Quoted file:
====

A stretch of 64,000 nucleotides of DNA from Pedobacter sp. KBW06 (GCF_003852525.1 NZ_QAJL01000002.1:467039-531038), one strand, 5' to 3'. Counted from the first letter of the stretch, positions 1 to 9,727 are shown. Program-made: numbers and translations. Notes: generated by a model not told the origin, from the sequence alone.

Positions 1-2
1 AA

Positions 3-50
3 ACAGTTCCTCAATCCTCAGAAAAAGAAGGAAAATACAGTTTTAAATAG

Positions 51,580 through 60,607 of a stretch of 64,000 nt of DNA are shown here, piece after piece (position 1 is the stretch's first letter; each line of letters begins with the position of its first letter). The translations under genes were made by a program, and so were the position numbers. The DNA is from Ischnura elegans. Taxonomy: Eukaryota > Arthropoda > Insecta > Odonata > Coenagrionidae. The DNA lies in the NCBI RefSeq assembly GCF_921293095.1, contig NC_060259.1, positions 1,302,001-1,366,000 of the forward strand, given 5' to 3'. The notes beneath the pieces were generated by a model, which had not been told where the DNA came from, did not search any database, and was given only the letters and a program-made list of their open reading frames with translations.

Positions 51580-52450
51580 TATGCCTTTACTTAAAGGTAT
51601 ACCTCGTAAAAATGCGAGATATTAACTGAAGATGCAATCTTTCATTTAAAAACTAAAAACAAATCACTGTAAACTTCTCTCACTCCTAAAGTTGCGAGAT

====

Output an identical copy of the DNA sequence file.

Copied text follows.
A stretch of 64,000 nucleotides of DNA from Pedobacter sp. KBW06 (GCF_003852525.1 NZ_QAJL01000002.1:467039-531038), one strand, 5' to 3'. Counted from the first letter of the stretch, positions 1 to 9,727 are shown. Program-made: numbers and translations. Notes: generated by a model not told the origin, from the sequence alone.

Positions 1-2
1 AA

Positions 3-50
3 ACAGTTCCTCAATCCTCAGAAAAAGAAGGAAAATACAGTTTTAAATAG

Positions 51,580 through 60,607 of a stretch of 64,000 nt of DNA are shown here, piece after piece (position 1 is the stretch's first letter; each line of letters begins with the position of its first letter). The translations under genes were made by a program, and so were the position numbers. The DNA is from Ischnura elegans. Taxonomy: Eukaryota > Arthropoda > Insecta > Odonata > Coenagrionidae. The DNA lies in the NCBI RefSeq assembly GCF_921293095.1, contig NC_060259.1, positions 1,302,001-1,366,000 of the forward strand, given 5' to 3'. The notes beneath the pieces were generated by a model, which had not been told where the DNA came from, did not search any database, and was given only the letters and a program-made list of their open reading frames with translations.

Positions 51580-52450
51580 TATGCCTTTACTTAAAGGTAT
51601 ACCTCGTAAAAATGCGAGATATTAACTGAAGATGCAATCTTTCATTTAAAAACTAAAAACAAATCACTGTAAACTTCTCTCACTCCTAAAGTTGCGAGAT